In 1897 when the school changed names, Mr. J. S. Green donated liberally to its promotion. The first president of the J. S. Green Institute was the Rev. C. C. Spence, a Methodist Indian Missionary from Michigan. When the school was bought by the Congregationalists and the name changed to Piedmont, J. C. Campbell became president. He served until 1907 when H. C. Newell was made president. He served until 1911, when F. E. Jenkins succeeded him. Again in 1930 Dr. H. C. Newell, who recently resigned, filled the president's chair. For many years Piedmont College carried all the grades from the first through College. It early dropped the elementary grades, and in 1928 the high school portion was also dropped. Today it only has the college departments. The building now used as an Administration building by the college was the Sosebee livery stable in the early days of Demorest.

The first church built in Demorest was a northern Methodist church built in 1890 by Mr. H. Willett. The brick building still stands on the hill on Georgia Street a short distance about the Congregational church. Today it is owned and occupied by W. S. Carpenter and family. The Baptist church was built early in the nineties at its present site. The present Methodist church was built in 1901-02. Mr. J. S. Adams donated the land for the church. Mr. G. S. Hunt solicited the money and promoted its building. The Congregational church was built in 1908. Rev. G. S. Butler was one of the early ministers. There are at present several active societies connected with this church: The Woman's Benevolent Society, Woman's Guild and W. C. T. U.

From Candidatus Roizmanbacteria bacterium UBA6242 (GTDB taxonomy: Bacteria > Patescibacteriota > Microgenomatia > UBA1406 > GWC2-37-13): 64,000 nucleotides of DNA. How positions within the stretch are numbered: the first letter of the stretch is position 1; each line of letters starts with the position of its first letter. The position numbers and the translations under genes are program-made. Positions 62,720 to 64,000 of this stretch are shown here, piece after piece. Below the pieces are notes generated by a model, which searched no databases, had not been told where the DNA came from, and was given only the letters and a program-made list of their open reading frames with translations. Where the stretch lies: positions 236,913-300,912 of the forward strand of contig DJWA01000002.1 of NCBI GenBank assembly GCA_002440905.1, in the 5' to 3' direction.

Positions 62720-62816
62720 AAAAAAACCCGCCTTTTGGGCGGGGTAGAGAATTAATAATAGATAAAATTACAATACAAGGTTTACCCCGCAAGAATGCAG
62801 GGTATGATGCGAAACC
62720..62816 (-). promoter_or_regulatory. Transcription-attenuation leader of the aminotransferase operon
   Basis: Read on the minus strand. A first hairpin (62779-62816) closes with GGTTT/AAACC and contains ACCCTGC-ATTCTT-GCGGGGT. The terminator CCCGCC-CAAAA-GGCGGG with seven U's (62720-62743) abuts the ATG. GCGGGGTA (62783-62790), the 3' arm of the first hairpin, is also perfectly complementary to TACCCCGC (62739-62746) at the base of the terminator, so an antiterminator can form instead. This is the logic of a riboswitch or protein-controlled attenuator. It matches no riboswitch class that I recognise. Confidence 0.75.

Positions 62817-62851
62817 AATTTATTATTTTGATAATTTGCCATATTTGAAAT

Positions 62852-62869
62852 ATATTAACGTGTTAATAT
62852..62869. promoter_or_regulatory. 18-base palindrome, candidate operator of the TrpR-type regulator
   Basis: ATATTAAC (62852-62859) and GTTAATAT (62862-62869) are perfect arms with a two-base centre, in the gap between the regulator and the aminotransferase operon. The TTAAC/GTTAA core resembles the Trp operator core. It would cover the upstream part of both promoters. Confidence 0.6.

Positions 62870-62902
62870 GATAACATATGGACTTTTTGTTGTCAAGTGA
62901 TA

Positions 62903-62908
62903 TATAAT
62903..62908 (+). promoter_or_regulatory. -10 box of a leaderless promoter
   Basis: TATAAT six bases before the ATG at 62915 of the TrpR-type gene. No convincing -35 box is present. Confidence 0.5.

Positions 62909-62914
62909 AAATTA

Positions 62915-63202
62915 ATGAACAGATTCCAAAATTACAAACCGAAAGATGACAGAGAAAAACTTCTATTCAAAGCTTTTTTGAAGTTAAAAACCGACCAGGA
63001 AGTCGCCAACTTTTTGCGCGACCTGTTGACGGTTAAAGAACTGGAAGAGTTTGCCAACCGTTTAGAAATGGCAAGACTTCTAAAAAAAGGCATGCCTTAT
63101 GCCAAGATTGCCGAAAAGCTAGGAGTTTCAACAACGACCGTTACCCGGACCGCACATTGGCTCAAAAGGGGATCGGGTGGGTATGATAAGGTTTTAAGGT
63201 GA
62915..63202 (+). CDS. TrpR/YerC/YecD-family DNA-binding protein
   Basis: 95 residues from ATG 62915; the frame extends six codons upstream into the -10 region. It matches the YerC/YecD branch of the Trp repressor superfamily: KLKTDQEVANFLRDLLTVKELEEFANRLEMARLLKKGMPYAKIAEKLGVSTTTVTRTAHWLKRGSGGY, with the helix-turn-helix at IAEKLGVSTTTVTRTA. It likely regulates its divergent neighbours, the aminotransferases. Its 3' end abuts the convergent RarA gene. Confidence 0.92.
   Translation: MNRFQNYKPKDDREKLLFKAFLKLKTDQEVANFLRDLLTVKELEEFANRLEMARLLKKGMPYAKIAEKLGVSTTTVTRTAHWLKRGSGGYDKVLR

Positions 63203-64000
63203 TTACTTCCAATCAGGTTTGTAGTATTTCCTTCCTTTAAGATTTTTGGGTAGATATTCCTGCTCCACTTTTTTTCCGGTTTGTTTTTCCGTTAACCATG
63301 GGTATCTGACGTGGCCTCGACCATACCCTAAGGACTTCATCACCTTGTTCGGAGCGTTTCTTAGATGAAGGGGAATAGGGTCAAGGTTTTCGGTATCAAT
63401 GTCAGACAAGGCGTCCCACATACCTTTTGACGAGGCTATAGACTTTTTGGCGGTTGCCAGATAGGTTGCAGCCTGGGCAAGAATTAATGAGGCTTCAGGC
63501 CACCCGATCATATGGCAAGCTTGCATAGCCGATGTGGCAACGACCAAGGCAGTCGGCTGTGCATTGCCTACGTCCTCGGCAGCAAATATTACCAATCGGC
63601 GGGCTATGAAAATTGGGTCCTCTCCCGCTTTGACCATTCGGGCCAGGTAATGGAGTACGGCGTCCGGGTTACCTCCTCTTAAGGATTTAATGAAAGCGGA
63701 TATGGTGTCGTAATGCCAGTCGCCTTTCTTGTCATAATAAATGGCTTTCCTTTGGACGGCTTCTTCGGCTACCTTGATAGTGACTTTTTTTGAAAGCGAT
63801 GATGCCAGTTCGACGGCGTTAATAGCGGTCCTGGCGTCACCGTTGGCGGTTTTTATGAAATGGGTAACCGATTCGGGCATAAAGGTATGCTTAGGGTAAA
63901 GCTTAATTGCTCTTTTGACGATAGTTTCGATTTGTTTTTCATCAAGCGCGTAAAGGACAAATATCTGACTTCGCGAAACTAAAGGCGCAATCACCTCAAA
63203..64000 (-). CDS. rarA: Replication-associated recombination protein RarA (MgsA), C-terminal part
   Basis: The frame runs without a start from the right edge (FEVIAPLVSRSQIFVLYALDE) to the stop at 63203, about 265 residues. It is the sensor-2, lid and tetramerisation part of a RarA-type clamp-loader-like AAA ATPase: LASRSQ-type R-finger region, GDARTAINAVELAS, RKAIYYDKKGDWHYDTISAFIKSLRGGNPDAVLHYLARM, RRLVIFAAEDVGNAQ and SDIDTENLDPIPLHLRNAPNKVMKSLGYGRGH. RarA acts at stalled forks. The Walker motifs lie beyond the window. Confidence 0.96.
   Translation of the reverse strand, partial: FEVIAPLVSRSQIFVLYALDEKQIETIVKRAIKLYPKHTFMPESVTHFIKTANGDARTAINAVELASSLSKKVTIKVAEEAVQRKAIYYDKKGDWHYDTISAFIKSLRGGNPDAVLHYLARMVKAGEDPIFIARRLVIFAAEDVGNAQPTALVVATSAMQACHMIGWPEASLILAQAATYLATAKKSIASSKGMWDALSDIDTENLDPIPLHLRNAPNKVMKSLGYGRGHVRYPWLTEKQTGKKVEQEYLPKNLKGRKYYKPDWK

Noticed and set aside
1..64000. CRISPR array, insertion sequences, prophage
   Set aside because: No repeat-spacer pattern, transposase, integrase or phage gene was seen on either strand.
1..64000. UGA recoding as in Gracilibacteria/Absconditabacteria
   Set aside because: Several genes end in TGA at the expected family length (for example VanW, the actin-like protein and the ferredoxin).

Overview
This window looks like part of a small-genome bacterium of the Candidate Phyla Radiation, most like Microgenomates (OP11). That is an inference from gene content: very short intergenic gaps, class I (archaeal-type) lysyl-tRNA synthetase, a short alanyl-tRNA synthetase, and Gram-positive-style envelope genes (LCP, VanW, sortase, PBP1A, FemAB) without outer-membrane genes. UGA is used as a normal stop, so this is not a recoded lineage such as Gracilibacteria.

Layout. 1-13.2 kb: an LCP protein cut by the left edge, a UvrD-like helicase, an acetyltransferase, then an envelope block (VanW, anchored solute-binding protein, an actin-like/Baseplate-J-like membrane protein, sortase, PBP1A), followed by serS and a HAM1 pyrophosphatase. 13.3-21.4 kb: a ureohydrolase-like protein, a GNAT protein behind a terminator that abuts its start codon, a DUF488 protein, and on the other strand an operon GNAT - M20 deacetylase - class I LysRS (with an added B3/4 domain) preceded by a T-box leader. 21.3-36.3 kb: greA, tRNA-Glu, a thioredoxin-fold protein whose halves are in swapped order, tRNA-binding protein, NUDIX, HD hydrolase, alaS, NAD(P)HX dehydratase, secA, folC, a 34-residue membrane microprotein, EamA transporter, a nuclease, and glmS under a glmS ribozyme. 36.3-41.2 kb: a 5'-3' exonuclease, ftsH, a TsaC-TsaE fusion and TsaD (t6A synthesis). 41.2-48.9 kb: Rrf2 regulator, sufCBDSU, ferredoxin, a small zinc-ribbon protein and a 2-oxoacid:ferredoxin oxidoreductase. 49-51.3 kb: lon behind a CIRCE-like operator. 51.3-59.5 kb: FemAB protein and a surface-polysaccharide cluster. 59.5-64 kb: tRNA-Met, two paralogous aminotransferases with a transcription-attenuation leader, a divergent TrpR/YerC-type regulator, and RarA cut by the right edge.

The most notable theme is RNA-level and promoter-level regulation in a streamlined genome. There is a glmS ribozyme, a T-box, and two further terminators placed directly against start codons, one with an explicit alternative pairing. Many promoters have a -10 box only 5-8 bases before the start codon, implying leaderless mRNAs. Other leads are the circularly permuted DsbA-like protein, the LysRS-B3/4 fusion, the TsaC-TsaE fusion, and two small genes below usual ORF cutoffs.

For years Demorest manufactured her own electricity. The plant was owned by Mr. Edward Flor. It was located in the vicinity of the saddle-tree factory. The Georgia Power Company bought this over a few years after the World War.

In 1892 there was organized a Chautauqua in Demorest. By 1896 people from several states were in attendance. A special car from Atlanta brought visitors from Alabama and Florida. The chautaqua building was used for teacher's meetings and various purposes.